Monday 16 September 2019

'This just didn't happen overnight' - Kellie Harrington targeting Olympic gold after world title win

Kellie Anne Harrington of Ireland gestures with her gold medal after winning the 60kg category final fight at the 2018 AIBA Women's World Boxing Championships in New Delhi on November 24, 2018. (Photo by Sajjad HUSSAIN / AFP)SAJJAD HUSSAIN/AFP/Getty Images
Kellie Anne Harrington of Ireland gestures with her gold medal after winning the 60kg category final fight at the 2018 AIBA Women's World Boxing Championships in New Delhi on November 24, 2018. (Photo by Sajjad HUSSAIN / AFP)SAJJAD HUSSAIN/AFP/Getty Images
Harrington became the first Irish boxer to win medals in two different weights at this level when taking gold in the 60kg division in New Delhi. Photo: AIBA/Sportsfile

Sean McGoldrick

Ireland's newly-crowned world lightweight champion Kellie Harrington has set her sights on repeating yesterday's gold medal performance at the Tokyo Olympics in two years' time. "It's my dream to do this again at the Olympics," she said.

Two years after emerging from virtually nowhere to win a silver medal in the light welterweight (64kg) division at the world championships in Kazakhstan, Harrington became the first Irish boxer to win medals in two different weights at this level when taking gold in the 60kg division in New Delhi.

She beat Thai southpaw Supaporn Srisondee on a split 3-2 decision after a tactical fight which could have gone either way. But three of the five ringside judges gave the Dubliner the nod in two of the three rounds which secured her a first world title and only Ireland's third gold medal at this level.

But the vagaries of the judging system were evident as one of the other judges awarded Srisondee all three rounds while the final judge scored it 29-28 in favour of the Thai boxer. But, thanks to the three 29-28 scores in favour of the Irish champion, it was her hand which was raised by the referee.

Harrington, who celebrates her 29th birthday on December 11, said the magnitude of what she had achieved hadn't sunk in yet. "I don't think it will until I get home and see my family. It's hard to sleep after becoming champion of the world.

"I want to thank my family and friends back home. They have been amazing, especially my family, and without their support it would be very hard to do this. The last two years have been amazing and I feel everything is coming into place.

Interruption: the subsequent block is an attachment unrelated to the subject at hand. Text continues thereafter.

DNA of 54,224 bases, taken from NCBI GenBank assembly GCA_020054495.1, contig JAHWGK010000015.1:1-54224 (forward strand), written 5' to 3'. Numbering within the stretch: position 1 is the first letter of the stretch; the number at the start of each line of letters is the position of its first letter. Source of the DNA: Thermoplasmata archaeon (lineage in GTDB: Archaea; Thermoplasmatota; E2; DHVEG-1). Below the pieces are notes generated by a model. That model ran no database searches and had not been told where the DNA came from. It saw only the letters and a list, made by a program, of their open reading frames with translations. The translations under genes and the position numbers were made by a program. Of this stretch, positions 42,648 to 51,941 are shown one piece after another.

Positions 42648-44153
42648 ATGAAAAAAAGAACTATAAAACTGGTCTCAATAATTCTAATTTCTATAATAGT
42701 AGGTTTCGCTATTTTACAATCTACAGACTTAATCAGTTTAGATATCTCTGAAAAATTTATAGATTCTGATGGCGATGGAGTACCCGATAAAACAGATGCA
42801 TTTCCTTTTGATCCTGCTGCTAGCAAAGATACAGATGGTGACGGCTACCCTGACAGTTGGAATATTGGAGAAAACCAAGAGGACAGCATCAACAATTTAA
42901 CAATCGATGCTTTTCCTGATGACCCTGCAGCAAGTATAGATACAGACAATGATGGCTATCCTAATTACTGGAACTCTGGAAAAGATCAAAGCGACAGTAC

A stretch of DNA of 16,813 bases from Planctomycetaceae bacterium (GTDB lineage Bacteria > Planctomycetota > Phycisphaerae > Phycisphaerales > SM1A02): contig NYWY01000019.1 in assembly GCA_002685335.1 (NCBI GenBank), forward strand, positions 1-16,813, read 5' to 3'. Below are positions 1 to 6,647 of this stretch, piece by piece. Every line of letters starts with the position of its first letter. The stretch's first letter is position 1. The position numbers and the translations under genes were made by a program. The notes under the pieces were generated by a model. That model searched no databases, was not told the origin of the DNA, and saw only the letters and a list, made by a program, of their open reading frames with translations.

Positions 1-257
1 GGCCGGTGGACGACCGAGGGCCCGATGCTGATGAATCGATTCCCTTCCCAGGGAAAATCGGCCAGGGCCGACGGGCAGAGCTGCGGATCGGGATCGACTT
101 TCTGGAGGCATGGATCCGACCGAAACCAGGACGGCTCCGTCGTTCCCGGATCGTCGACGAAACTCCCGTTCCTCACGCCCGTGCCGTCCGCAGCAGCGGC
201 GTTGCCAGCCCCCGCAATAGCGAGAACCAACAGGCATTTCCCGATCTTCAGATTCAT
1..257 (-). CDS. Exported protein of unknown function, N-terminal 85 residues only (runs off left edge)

"This just didn't happen overnight, it's been tough work. I have been training for this since 2016 when I got the silver medal. I wanted to drop down to lightweight and I knew I could do it and I kept plugging away. There was (training) camp after camp and they weren't any old camp, they were all picked especially so we could reach our peak here.

"The final was fight number five. We had a game plan going in to every fight. We didn't just go in there 'willy-nilly'. The coaches sat me down and told me the tactics. It was up to me to perform and once I performed the results speak for themselves.

"My final opponent was a strong and tricky southpaw. It was one round at a time. I wasn't thinking of the medal at all. But we had a plan and it worked.

"Zaur Anita is one of the best coaches in the world and to have him training us out in Abbottstown in an honour. He has had a massive influence on my my career.

"Dmitry Dimitruk, who works with has Zaur in the High Performance Unit has been fantastic as well. They work very well together and when I see everything they do for us you want to go out and perform well. My club coach in St Mary's in Tallaght Noel Burke has also been a big help."

Irish team manager Bernard Dunne, head of the IABA's high performance programme, described Harrington's final as exceptional.

"We had a plan for the fight which she carried out to perfection. She has been absolutely fantastic during the whole tournament. Her preparation was really good and this has been Kellie's focus for a long time and she got the result she deserves.

"The Thai opponent was extremely difficult, she had a fantastic left hand and we tried to combat that by staying away from it. Kellie countered with her movement with her own left hook and jab and being able to switch. Kellie can box orthodox, she can box southpaw, she can box on the back foot and box going forward. She is multi-talented and it is great to see," said the former world professional champion.

Ireland finished sixth in the medals' table and along with Germany, who had former Irish coach Eddie Bolger in their corner, were the only European countries to win a gold medal.

However, a giant shadow hangs over the future of boxing in the Olympics following the controversial decision of AIBA, the sport's world governing body, to elect controversial businessman Gafur Rakhimov, who has alleged links with organised crime in central Asia, as its new President earlier this month.

The International Olympic Committee had threatened to drop boxing from the 2020 Games in Tokyo if Rakhimov was elected and this decision could be taken as early as next weekend when the IOC executive meet in Tokyo.

Meanwhile, new world champion will be accorded a civic reception by the Lord Mayor of Dublin Nial Ring who played a key role in securing her funding from Dublin City Council in 2016 after she make her breakthrough at world level.

Sunday Indo Sport

The Throw-In: Selection dilemma for Dublin and All-Ireland ladies football final preview

In association with Bord Gáis Energy

Also in Sport